Wednesday, February 23, 2005

Dear at Any Price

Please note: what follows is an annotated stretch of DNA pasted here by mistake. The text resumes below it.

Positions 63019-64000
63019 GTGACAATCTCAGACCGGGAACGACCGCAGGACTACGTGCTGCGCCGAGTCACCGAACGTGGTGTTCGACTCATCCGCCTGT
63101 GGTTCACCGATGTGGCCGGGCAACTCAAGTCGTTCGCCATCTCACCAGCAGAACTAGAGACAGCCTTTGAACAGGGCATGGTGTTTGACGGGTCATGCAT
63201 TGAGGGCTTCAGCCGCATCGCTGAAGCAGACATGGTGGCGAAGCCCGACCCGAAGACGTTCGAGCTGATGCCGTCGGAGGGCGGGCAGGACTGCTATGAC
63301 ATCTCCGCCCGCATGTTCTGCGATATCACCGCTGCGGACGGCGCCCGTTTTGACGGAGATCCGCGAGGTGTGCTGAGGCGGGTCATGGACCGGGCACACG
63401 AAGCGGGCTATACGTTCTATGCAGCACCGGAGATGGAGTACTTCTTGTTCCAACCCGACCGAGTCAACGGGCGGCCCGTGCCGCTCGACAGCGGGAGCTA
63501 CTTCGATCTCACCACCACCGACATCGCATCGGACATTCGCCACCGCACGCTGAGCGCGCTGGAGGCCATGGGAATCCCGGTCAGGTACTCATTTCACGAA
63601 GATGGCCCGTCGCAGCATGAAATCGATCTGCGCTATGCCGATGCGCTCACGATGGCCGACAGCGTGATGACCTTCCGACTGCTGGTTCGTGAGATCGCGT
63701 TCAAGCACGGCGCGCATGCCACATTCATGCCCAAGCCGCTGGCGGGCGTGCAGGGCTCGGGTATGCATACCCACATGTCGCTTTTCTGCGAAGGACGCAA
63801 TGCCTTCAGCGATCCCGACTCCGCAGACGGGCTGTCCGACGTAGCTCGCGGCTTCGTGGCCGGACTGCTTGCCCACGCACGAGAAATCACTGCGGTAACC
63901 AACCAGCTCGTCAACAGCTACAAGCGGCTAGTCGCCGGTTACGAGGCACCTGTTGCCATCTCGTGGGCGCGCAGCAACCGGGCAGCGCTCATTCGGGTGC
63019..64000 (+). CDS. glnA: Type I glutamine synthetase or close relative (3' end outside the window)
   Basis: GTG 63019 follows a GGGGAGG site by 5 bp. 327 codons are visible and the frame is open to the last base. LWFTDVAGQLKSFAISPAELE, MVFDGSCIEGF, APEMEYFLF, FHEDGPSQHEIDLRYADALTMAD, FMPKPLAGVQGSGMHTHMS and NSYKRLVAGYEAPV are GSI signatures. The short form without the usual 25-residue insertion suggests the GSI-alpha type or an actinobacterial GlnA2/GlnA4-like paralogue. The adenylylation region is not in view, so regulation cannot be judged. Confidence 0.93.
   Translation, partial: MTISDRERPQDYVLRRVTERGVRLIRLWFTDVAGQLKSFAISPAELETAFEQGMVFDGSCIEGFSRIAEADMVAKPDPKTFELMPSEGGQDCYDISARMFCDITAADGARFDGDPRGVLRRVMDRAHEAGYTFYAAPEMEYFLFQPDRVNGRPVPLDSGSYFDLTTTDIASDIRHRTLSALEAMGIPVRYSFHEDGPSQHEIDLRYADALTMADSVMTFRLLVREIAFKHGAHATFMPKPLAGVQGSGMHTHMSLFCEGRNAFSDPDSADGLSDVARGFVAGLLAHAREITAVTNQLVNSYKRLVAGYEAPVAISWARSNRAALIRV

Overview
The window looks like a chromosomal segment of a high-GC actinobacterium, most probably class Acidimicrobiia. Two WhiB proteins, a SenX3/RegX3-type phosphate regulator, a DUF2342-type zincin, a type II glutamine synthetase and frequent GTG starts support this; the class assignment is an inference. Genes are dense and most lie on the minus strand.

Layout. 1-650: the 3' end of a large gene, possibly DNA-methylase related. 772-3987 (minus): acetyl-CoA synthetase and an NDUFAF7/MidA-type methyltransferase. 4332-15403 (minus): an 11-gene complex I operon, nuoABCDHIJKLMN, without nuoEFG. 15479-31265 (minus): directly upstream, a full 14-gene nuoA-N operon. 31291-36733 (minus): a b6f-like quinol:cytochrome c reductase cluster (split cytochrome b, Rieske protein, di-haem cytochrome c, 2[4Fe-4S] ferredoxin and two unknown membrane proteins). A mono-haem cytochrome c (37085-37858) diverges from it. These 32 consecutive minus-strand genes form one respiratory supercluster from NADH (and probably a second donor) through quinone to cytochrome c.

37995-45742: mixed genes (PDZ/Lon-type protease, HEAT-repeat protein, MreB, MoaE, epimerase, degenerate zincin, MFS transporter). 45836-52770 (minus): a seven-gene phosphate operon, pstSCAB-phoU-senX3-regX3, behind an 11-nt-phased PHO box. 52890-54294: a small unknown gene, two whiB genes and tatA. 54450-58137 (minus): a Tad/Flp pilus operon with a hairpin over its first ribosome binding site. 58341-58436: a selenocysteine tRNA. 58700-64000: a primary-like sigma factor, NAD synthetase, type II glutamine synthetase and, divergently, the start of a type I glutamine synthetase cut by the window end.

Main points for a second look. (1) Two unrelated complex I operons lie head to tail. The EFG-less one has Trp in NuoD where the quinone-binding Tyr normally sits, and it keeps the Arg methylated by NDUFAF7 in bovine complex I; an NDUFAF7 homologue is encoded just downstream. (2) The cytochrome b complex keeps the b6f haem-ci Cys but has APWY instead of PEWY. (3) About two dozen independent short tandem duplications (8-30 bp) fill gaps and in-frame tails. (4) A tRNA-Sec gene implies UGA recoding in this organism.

—who, fearing for the health of their heart, declined to, panting and by degrees, climb the 354 steps to the top of the Statue of Liberty where at a glance, mastery, & the thick concrescence of harbor and skyline—; or afraid of heights, of things that turn on themselves, turned back, afraid of freedom & its fall, maybe, or heights which condescending to the verdigris, fish-bowled depths demand the turned glance, still spinning; free which derives from the Sankrit endearment priyá (dear), from prî (to delight, endear, love): applied to the beloved of a household to distinguish them from the servants; applied to the citizens of a country to distinguish them from the slaves; similar to liberty, from the Lat. līberī ‘children,’ distinguished, again, from the slaves of a household. If you love someone, sings Sting, set them free. Freedom is not free, says the bumper-sticker. No fear. If you are not loved, are you not free? Is to be free to be a child, beholden, owned by that love? How much love do you need to be free? A healthy, 17-year-old slave in 1820 was worth about fifteen-thousand real dollars. How much, in real love, is the antidote for that? Is that how much I love my son? Does it cost money to love? I don’t think I love enough, am loved enough, have money enough for enough love. The slave trader invests that fifteen-thousand dollars of not-love and today it’s worth a fortune in unlovely real-estate or flags or cocoa. I’m not sure if money can mean love, if I can buy my girlfriend hyacinths or chocolate and make it mean love and not not-love. I am sure that money is what Americans mean by freedom mostly; I am sure that the bulk of the chocolate I have stopped eating, recently, is produced by children, slaves, in the Ivory Coast, who perish in great numbers of the wretched cancers and wasting diseases the insecticide poured onto cocoa-trees produces. I hope someone loves them. I’m not sure what difference that makes. Ai, Ai, weep the hyacinths at the gravesite, alpha and iota (άί) inscribed on their petals.

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